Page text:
Member Since:
    Mar 8, 2001
    star 6

    You're right. We can't judge their motives. We can only look at the facts of the case. On what grounds did they declare the recounts unconstitutional? There are two correct answers.

    And it wasn't only the most recent recount that showed Bush ahead, it was every recount taken before or since.

    AYBABTU

  7. AmazingB Manager Emeritus

    Member Since:
    Jan 12, 2001
    star 7
    The Supreme Court's majority is made up of conservatives, most of them appointed during the Reagan years.

    See, it's little comments like that that show a complete inability or unwillingness to even try to be factual.

    Chief Justice William H. Rehnquist (appointed by Richard Nixon in 1972 and elevated by Ronald Reagan in 1986);
    Justice Stephen Breyer (appointed by Bill Clinton in 1994);
    Justice Ruth Bader Ginsburg (appointed by Bill Clinton in 1993);
    Justice Anthony Kennedy (appointed by Ronald Reagan in 1988);
    Justice Sandra Day O'Connor (appointed by Ronald Reagan in 1981);
    Justice Antonin Scalia (appointed by Ronald Reagan in 1986);
    Justice David Souter (appointed by George H. W. Bush in 1991);
    Justice John Paul Stevens (appointed by Gerald Ford in 1975);
    Justice Clarence Thomas (appointed by George H. W. Bush in 1990).

    Three Reagan appointments. A minor point, perhaps. But facts tend to be important when debating and ignoring minor, easily found facts tends to make it likely more important facts were also ignroed.

    The More You Know.

    Amazing.
  8. Darth_AYBABTU Force Ghost

    Member Since:
    Mar 8, 2001
    star 6

    "But facts tend to be important when debating and ignoring minor, easily found facts tends to make it likely more important facts were also ignored."

    You should have seen him last night, B. He tried to tell me that Bush was responsible for a TX policy that was passed by the Democratic legislature in 1994 and signed by Democrat Ann Richards. Somehow Bush was responsible, though he didn't even take office until the next year.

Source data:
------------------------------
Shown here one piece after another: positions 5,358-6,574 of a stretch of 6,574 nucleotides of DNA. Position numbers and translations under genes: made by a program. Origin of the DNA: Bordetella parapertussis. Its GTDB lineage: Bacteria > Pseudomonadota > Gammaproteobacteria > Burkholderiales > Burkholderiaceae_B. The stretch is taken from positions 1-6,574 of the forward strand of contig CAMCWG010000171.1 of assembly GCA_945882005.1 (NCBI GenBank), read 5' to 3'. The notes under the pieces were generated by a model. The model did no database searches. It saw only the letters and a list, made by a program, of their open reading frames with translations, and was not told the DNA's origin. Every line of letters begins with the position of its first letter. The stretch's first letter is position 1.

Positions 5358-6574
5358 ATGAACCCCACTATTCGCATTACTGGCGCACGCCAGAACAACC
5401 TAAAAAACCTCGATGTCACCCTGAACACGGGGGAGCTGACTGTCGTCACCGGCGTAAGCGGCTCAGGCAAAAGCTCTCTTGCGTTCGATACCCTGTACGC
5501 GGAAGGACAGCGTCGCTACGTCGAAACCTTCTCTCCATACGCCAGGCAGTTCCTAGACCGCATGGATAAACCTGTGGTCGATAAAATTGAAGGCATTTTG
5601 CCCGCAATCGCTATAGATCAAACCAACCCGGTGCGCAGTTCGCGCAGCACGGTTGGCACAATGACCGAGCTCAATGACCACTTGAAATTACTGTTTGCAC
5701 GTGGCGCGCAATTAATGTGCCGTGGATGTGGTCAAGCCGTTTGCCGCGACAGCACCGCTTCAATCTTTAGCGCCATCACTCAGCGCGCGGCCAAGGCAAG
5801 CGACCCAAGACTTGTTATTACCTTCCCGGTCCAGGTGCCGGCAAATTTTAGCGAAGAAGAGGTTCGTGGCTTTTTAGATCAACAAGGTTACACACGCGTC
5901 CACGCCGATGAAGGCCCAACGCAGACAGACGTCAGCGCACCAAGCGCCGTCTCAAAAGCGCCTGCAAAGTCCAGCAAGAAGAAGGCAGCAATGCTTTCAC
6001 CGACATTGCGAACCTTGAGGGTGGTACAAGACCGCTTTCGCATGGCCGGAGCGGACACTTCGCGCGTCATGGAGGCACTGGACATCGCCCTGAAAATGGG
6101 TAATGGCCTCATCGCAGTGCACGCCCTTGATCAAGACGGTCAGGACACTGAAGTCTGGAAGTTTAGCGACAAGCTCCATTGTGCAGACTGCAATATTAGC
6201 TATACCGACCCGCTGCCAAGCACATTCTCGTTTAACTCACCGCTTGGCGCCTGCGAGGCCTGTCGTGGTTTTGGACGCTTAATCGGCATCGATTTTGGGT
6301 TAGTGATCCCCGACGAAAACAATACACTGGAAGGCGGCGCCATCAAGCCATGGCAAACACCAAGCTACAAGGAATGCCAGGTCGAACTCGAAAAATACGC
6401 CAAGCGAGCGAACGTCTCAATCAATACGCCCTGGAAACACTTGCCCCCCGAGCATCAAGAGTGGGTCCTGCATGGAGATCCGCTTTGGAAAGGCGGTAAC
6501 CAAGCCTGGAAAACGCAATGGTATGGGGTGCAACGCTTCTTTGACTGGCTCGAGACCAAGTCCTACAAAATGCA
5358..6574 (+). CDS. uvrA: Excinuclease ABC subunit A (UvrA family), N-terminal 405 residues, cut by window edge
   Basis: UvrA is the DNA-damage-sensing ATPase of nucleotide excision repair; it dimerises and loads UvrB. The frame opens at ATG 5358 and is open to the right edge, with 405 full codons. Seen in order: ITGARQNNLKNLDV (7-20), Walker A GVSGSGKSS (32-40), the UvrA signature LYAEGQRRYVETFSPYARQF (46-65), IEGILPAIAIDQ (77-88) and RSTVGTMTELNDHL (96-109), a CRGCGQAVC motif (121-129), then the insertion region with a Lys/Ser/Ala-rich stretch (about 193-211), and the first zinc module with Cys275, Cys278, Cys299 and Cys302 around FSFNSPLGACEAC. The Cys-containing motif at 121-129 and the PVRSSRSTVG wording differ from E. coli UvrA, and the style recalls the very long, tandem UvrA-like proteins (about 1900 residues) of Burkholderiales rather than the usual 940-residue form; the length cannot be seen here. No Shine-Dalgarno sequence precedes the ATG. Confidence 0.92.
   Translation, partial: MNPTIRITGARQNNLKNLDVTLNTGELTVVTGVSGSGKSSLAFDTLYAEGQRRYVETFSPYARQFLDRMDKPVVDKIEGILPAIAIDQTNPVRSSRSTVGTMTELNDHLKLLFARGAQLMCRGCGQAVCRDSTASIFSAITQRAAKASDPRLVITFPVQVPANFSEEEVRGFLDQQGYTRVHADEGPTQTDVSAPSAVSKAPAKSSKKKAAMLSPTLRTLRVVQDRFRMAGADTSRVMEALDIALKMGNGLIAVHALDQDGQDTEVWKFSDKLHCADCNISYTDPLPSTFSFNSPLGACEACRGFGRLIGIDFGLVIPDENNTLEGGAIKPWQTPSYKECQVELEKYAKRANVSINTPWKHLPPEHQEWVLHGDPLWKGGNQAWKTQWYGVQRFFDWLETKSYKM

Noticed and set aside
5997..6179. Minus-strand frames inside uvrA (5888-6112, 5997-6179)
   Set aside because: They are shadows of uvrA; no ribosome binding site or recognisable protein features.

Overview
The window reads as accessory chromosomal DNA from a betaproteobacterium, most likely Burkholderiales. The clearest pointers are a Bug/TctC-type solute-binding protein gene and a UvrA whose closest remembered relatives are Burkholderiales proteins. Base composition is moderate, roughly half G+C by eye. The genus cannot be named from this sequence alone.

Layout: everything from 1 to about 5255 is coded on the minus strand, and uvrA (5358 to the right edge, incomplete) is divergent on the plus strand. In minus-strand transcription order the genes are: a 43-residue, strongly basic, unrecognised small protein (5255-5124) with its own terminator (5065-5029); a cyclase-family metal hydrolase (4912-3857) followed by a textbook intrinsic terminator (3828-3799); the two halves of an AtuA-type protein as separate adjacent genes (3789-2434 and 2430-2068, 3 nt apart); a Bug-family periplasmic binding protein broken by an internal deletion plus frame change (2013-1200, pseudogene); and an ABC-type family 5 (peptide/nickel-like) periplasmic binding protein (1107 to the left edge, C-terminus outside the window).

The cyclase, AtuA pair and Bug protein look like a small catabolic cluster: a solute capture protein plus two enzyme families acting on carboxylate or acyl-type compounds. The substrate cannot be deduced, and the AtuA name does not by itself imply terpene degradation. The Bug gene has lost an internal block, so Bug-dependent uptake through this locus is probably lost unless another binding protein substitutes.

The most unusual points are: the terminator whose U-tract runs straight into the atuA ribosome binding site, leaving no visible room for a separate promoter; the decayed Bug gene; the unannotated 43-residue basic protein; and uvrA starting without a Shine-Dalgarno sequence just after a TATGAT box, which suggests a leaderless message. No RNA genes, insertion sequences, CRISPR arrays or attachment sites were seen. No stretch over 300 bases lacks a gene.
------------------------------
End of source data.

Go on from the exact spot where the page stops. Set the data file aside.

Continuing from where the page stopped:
AYBABTU

  9. Darth-Seldon Force Ghost

    Member Since:
    May 17, 2003
    star 6
    Rhett, I was citing that as evidence of the decline in academic standards in Texas.
    But then again things are twisted.

    Anyway why are is the graduation rate increasing? Lower standards? I find it funny that I'm suppose to answer all the questions when you never do.

    B: I understand about the judges. Most of the major judges in other courts were appointed in Reagan years. Now yes there are only 3 appointments on the Supreme Court, but the majority of them were still promoted under a Republican Administration.

    -Seldon
  10. AmazingB Manager Emeritus

    Member Since:
    Jan 12, 2001
    star 7
    B: I understand about the judges. Most of the major judges in other courts were appointed in Reagan years. Now yes there are only 3 appointments on the Supreme Court, but the majority of them were still promoted under a Republican Administration.

    But that's not what you said, which also is the basis of a debate. Besides which, if this was such a drastically conservative group, wouldn't decisions like Roe v. Wade have been long since overturned? Also remember that Reagan is the only one among those presidents who had a Republican Senate. Nixon, Ford and Bush 41 all had to contend with Democratic Senates when nominating justices.

    Amazing.